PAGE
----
I walked across the border. Beyond no-mans land, and into Armenia. Phillipa and Larissa waited for me, as I strolled past multiple checkpoints, barriers, and guards, into a small settlement. I exchanged Euro’s for Dram’s, and headed back across the checkpoints, into the office, filled out the paperwork, and went back and forth to various counters with various men stamping bits of paper. It was convoluted, and time consuming, but hey – this is Armenia, and we were all willing captives to their rules. No bribes were required. Our business here was complete. They wished me happy birthday.

We all hopped in the car, and drove to the checkpoint I had previously roamed past, into, and back out of, Armenia. I stopped the car, and waited. Waited some more. The barrier wouldn’t open. We couldn’t enter Armenia. A man appeared. Non-official looking. He directed me to get out of the car. He pointed at a building, with concrete steps leading down the side, into a basement. Phillipa and Larissa waited in the car, which I left running. We had our visa’s, I didn’t think this would take long, perhaps it was just one more check. But, we had all cleared the “official” border, and so this just seemed a bit strange. I walked down the steps, into a sparse office. He followed me inside, and closed the door.

Immediately, he proceeded to inform me of all the fees I would need to pay to enter Armenia with my car. The list of fees was itemised on the back of a old scrap of paper. Highway taxes, eco-something, customs brokerage, and a few others. There was about six or seven numbers written down, totaling about sixty US dollars – for just three days in Armenia. The whole situation had a distinctly “unofficial” feel. I wasn’t playing this game, not today. I let him know that I would be back in a minute, grabbed the paper with the numbers, and walked out. In my mind, I sensed this was a crass series of bribes, and I wasn’t prepared to pay.

I walked back to the car, and turned the key to stop the engine. I flashed the paper at the girls, mentioned the word “bribes”, and let them know I was going to figure out what was happening, and how I could get out of this for less than almost a week’s wage in this part of the world. Maybe one of the young English speaking border guards, a couple of hundred metres back, might be able to help. Surely, they could inform me what fees I officially needed to be paying here, and more to the point, why am I paying that guy in the basement and not the border guys. For about thirty minutes, I listened to the older gent from the office earlier – now outside having a cigarette – speak to me in Armenian. And occasionally, Russian. I don’t speak either. He checked the scrap of paper with the numbers, and shrugged his shoulders. Then, repeated the cycle. Armenian, Russian, look at paper, shrug shoulders. I walked around the border checkpoint, searching for someone to help me. Nobody seemed to mind my presence, a tourist just wandering around the checkpoint, but nobody seemed to be able to help.

Finally, the younger official re-appeared. He finished chewing his lunch, looked at my scrap of paper, with the numbers, and said he couldn’t help me. Because, the guy asking me for money was “customs” and he was “border control”. It was sort-of English, but it was clear that this was the end of my interaction with these guys. Move along. I returned to the unofficial looking “customs” building, explained the situation to the girls enroute (they were still in the car, presumably chatting about hair products or cute tea-sets), and busily developed a change of tactics on the run. Everything about the situation felt fishy. I was done with bribes. Until a few days later, as it turns out, thanks to the Armenian highway patrol, but that’s a whole different story.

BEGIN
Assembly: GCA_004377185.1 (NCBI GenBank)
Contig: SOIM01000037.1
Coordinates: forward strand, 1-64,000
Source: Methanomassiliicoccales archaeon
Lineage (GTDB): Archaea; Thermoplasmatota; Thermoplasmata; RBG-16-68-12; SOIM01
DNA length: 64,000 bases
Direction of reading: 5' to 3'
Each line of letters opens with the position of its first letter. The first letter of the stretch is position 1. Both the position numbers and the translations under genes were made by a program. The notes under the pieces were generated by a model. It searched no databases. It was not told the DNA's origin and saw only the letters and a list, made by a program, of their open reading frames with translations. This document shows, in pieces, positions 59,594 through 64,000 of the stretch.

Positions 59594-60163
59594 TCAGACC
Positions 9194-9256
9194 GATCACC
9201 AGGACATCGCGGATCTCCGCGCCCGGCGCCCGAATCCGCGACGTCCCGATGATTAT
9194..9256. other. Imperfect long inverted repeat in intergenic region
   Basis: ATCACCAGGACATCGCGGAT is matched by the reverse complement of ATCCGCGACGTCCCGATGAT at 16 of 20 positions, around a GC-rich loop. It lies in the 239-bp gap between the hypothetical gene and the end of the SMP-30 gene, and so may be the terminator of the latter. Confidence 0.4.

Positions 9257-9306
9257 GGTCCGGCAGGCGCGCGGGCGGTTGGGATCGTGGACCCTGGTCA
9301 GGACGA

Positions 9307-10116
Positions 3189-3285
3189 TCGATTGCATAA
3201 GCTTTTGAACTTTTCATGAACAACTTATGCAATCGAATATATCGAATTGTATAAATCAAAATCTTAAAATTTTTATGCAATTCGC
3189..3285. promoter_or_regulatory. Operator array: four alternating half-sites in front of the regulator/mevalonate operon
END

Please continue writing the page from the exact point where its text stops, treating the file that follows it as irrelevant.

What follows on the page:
Walking into a different entrance, avoiding the basement, I came across a uniformed officer who spoke reasonable English. Nice uniform, heavy on demeanor and confidence, not so young that he was just a lacky, and yet not so old that he was basically dead wood awaiting retirement. My gut feeling told me, this is the man. The chief. I showed him the scrap of paper with the numbers, we walked back outside to the front of the building and I pointed at my car. He smiled. Maybe he laughed, and told me I would need to pay “about five dollars”. He promenaded me along the front of the building, and then he pointed me down to the basement entrance on the side. I laughed, and told him that down there was the guy that wanted close to sixty bucks.

“OK, then, pay the sixty dollars, or maybe… maybe you could go back to Georgia”.

He shrugged his shoulders, his smile turned to more of a smirk, and the chief walked away.

I’m kind of over the whole bribe thing. It wasn’t that I couldn’t afford the sixty. But, time was ticking. Bribe negotiations at borders are tricky, and time isn’t necessarily equated with money. I was conscious of losing the ability to arrive in Yerevan by nightfall, and this was becoming a substantial delay. I looked over at the car, parked at the gates to Armenia, and thought about the circumstances. One more, last ditch, effort. I asked Larissa to accompany me into the basement, as she speaks a decent amount of Russian – the default language in these parts, and together we would try to negotiate the sixty dollars. We have never spoken about this actually, but in hindsight, thankfully, I think she was as keen to avoid paying corrupt men as I was.